I just worry I’m going crazy. I want to talk to my therapist about it, but I’m worried she’ll misconstrue [this].
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There is, indeed, such a thing as species dysphoria (called Species Identity Disorder among mental health professionals), the feeling that you are inhabiting a body that is the wrong species. Are you familiar with otherkin? Otherkin are those who feel, for one reason or another, they are not human. This can mean they feel "other" in a spiritual/psychological sense or that they are actually, physically different but are concealing their true form under a human guise. I have met otherkin who believe they are from another world that faced some kind of cataclysm and they had to come here and take human shape in order to survive. Others believe they come from another dimension or that they are of an angelic or demonic origin. Some of these otherkin are in an animal form, some are more like a species of elf or other humanoid (but not human) race.
Species dysphoria is comparable in some ways to sex dysphoria (often incorrectly, in my opinion, called Gender Identity Disorder since "gender" just refers to social standards of what is "male" and "female" while "sex" is biological) in that both involve feeling that your physical form does not match who you truly are. It is interesting that psychologists are coming to accept sexual dysphoria as a real thing, but species dysphoria is regarded as a type of mental illness. But I have to ask, if one can feel that they are, say, a woman in a male body, why can't one feel as though they are, again as an example, a lion or a dragon in a human body? (Unfortunately, while surgery can replace male parts with something simulating female anatomy, the same is not true for turning someone into another animal--just don't watch the horror movie Tusk.)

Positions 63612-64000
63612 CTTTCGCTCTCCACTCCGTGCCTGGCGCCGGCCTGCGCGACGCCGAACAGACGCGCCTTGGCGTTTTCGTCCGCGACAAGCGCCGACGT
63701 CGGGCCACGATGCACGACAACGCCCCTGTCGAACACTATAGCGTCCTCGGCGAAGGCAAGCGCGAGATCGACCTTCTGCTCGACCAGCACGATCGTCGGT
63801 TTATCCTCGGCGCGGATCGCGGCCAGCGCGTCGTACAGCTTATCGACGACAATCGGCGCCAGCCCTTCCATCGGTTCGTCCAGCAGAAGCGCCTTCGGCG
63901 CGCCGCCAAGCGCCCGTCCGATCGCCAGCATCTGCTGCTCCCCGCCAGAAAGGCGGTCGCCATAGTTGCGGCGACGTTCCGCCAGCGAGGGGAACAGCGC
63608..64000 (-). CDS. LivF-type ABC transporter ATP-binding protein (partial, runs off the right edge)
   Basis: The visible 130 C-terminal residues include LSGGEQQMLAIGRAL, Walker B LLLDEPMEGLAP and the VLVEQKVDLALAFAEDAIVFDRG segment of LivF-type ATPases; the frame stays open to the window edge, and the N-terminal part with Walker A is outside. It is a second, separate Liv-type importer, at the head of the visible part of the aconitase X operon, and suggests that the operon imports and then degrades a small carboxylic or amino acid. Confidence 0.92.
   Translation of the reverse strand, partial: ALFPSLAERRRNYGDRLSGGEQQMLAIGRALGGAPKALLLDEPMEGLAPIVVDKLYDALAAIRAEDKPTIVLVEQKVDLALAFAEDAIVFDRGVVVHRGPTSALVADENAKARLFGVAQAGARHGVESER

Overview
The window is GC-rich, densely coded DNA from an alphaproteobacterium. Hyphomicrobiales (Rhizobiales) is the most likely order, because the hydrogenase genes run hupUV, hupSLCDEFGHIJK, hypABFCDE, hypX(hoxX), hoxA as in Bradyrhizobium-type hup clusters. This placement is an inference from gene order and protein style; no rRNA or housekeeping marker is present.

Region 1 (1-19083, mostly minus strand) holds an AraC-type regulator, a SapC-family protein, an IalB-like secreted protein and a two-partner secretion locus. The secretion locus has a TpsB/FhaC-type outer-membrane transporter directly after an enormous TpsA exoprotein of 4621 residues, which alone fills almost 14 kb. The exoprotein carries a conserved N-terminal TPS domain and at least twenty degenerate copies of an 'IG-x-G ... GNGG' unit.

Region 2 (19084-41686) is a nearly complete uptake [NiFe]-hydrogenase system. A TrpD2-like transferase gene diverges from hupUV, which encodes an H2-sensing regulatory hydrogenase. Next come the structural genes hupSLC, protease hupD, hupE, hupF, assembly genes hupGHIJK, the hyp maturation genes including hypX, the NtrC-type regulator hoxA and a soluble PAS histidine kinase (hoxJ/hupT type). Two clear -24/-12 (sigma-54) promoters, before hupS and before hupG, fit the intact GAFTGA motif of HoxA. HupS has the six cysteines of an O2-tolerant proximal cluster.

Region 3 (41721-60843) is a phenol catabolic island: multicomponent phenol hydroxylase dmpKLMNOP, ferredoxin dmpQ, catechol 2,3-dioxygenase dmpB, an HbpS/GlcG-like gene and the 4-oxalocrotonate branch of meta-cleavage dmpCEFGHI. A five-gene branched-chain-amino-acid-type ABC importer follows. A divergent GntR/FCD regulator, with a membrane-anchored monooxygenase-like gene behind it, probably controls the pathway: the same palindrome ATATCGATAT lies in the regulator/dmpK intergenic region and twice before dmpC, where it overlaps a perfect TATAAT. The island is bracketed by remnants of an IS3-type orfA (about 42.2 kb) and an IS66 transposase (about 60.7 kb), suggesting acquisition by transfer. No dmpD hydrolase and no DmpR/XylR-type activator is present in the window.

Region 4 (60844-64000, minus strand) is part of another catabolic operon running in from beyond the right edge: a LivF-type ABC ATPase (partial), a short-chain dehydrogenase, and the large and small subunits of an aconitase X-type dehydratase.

In "Furries from A to Z (Anthropomorphism to Zoomorphism)" by Kathleen Gerbasi et al, published in the journal Society and Animals (August 2008), the authors surveyed over 200 furries at a convention and found that nearly half (46%) had, to a lesser or greater extent, some feeling that they were not entirely human. This coincides fairly well with my experience with furries in that about half of them feel they are furry while the other half are hobbyists and are just doing this for fun (in the same way as a Trekkie might dress up as a Vulcan at a Star Trek convention but never considers themselves to be an actual Vulcan).